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The mission of the Raleigh Historic Development Commission is to identify, preserve, protect, and promote Raleigh’s historic resources.

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Next COA Major Work Deadline:
October 11

 

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Design Guidelines

The Design Guidelines for Raleigh Historic Districts and Landmarks are intended to meet several essential needs. They serve different roles for different stakeholders in the historic districts. For property owners, residents, and contractors, they provide primary guidance in planning projects sympathetic to the special character of each of Raleigh's historic overlay districts. More specifically, the Guidelines provide direction to applicants seeking a Certificate of Appropriateness. For commission members and staff, they offer a basis for evaluating proposed changes. In the process, they serve as a valuable tool in the commission's efforts to preserve, protect and promote.

Design Guidelines for Raleigh Historic Districts and Landmarks (effective for COA applications filed after May 7, 2017.)

What needs a COA? Check out the COA List of Work

 

The following Design Guidelines were effective for COA applications filed between June 2001 and May 8, 2017.

Section 1 

1.0      Introduction          
1.1      Raleigh Historic Districts
1.2      Raleigh Historic Districts Commission
1.3      The Design Review Process
1.4      The Secretary of the Interior's Standards for Rehabilitation
1.5      Certificate of Appropriateness Flow Chart 

Section 2, Part 1 

2.0      Site and Setting 
2.1      Public Rights-of-Way and Alleys 
2.2      Archaeology
2.3      Site Features and Plantings
2.4      Fences and Walls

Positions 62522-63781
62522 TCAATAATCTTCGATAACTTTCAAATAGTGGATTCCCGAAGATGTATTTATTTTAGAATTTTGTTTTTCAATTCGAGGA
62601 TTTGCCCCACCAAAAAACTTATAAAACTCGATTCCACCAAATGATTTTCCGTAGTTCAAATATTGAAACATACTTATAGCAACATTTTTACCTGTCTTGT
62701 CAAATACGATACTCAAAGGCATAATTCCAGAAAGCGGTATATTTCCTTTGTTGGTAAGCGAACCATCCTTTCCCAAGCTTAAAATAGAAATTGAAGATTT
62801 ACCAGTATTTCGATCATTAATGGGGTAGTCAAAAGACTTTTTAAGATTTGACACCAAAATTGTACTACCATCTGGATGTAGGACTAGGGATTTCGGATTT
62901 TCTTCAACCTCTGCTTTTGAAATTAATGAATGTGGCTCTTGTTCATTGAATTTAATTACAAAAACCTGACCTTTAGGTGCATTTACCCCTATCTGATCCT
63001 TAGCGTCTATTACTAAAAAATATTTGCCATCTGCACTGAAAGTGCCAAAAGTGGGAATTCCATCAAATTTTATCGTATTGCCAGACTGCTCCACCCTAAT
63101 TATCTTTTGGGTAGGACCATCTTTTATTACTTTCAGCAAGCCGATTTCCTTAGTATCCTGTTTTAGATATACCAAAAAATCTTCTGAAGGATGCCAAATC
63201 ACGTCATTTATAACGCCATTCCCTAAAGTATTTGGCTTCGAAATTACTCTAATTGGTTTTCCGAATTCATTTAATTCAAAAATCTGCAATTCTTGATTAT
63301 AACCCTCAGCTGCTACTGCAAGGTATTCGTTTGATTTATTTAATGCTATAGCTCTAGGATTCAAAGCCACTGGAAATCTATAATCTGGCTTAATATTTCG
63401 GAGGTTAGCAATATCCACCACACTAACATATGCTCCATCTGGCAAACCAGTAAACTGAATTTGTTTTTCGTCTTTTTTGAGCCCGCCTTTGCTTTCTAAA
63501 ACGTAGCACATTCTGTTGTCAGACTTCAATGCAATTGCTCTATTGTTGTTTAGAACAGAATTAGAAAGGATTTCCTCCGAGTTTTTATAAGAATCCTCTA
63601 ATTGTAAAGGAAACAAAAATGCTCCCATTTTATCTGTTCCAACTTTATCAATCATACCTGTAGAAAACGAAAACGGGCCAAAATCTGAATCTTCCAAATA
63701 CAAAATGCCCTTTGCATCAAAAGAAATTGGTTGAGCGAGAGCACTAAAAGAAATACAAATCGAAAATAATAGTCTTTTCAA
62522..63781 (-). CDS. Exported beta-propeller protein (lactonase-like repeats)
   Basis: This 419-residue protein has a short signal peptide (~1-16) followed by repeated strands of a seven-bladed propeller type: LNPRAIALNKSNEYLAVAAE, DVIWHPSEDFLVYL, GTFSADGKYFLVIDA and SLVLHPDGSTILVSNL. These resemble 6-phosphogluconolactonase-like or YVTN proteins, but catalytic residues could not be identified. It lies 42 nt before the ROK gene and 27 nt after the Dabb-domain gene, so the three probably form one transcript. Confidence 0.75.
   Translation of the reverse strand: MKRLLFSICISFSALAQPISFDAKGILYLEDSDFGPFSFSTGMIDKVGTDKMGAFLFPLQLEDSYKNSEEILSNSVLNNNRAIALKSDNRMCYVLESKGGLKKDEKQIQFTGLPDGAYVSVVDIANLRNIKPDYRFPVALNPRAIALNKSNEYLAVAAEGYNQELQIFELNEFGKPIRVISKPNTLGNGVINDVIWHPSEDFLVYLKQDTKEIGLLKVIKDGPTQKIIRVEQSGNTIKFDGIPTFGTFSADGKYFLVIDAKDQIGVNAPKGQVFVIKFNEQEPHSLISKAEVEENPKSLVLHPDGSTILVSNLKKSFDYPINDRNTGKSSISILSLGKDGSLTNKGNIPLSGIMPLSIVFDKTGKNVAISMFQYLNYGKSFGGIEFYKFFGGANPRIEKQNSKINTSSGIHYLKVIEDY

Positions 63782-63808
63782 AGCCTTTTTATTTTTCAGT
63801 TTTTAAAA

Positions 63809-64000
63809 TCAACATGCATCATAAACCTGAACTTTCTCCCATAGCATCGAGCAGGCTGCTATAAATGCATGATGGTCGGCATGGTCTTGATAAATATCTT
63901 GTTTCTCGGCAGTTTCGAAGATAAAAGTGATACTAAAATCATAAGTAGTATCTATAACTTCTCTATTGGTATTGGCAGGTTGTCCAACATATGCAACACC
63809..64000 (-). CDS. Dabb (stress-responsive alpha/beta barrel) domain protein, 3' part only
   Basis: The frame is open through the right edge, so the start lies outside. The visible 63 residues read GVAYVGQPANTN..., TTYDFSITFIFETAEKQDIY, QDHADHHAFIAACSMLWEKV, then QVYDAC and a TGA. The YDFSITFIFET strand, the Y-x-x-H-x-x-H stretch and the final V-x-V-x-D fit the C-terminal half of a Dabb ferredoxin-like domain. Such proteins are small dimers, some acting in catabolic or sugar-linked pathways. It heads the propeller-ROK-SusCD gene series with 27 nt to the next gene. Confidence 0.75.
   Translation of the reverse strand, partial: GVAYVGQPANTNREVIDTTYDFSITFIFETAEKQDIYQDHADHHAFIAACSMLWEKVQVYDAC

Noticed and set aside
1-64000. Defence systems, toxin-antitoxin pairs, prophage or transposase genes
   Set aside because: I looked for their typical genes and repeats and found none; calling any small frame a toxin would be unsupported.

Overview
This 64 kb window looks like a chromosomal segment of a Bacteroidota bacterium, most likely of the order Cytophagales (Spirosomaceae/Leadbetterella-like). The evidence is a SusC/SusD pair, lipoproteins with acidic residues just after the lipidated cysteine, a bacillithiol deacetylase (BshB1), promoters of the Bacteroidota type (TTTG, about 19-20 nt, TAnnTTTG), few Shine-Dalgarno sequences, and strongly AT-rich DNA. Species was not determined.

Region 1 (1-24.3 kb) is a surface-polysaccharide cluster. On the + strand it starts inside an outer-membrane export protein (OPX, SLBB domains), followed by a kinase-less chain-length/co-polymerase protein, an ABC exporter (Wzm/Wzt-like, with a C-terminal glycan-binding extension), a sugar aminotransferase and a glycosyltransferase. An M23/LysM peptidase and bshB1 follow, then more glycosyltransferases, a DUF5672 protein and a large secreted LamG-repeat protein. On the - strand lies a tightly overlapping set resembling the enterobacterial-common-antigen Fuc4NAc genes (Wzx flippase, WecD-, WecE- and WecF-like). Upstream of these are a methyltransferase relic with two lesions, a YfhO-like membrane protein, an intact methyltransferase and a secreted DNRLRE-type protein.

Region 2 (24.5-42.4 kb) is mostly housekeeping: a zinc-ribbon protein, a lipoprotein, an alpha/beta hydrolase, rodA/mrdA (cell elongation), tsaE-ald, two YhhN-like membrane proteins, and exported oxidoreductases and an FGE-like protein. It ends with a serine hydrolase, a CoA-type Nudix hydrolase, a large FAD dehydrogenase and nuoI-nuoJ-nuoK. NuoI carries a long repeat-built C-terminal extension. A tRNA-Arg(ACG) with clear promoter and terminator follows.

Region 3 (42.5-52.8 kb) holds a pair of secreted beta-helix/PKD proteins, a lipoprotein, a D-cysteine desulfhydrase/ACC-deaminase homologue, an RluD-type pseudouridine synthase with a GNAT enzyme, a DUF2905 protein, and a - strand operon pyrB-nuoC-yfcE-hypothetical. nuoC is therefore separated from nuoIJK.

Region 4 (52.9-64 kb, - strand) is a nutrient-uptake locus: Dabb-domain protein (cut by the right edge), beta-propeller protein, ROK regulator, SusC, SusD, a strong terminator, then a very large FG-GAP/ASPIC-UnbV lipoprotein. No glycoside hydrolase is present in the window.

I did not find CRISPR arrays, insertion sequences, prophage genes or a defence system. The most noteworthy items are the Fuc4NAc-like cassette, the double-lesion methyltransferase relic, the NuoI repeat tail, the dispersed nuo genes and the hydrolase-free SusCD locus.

Section 2, Part 2 

2.5      Walkways, Driveways, and Offstreet Parking
2.6      Garages and Accessory Structures 
2.7      Lighting 
2.8      Signage

Section 3, Part 1 

3.0      Changes to the Building Exterior 
3.1      Wood
3.2      Masonry 
3.3      Architectural Metals 
3.4      Paint and Paint Color
3.5      Roofs 

Section 3, Part 2 

3.6      Exterior Walls
3.7      Windows and Doors
3.8      Entrances, Porches, and Balconies

Section 3, Part 3 

3.9      Storefronts
3.10     Utilities and Energy Retrofit
3.11     Accessibility, Health, and Safety Considerations

Section 4 

4.0      Additions and New Construction
4.1      Decks
4.2      Additions to Historic Buildings
4.3      New Construction

Section 5 

5.0      Relocation or Demolition
5.1      Relocation
5.2      Demolition

Section 6 

6.0      Appendixes
6.1      Resources for Technical Information
6.2      Architectural Terms
6.3      Special Character - Essays and Maps of Raleigh Historic Districts

Complete Design Guidelines (9MB file)

Raleigh Historic Landmarks (RHLs)

On September 5, Raleigh City Council held a joint public hearing with RHDC regarding 4 proposed new Raleigh Historic Landmarks. READ MORE

Historic Overlay Districts (HODs)

The Glenwood-Brooklyn National Register District has become the 1st HOD-Streetside.  READ MORE

 

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Certificates of Appropriateness (COAs)

Deadline dates for the 2017 COA meetings have changed!  The revised schedule and deadlines document has been posted here.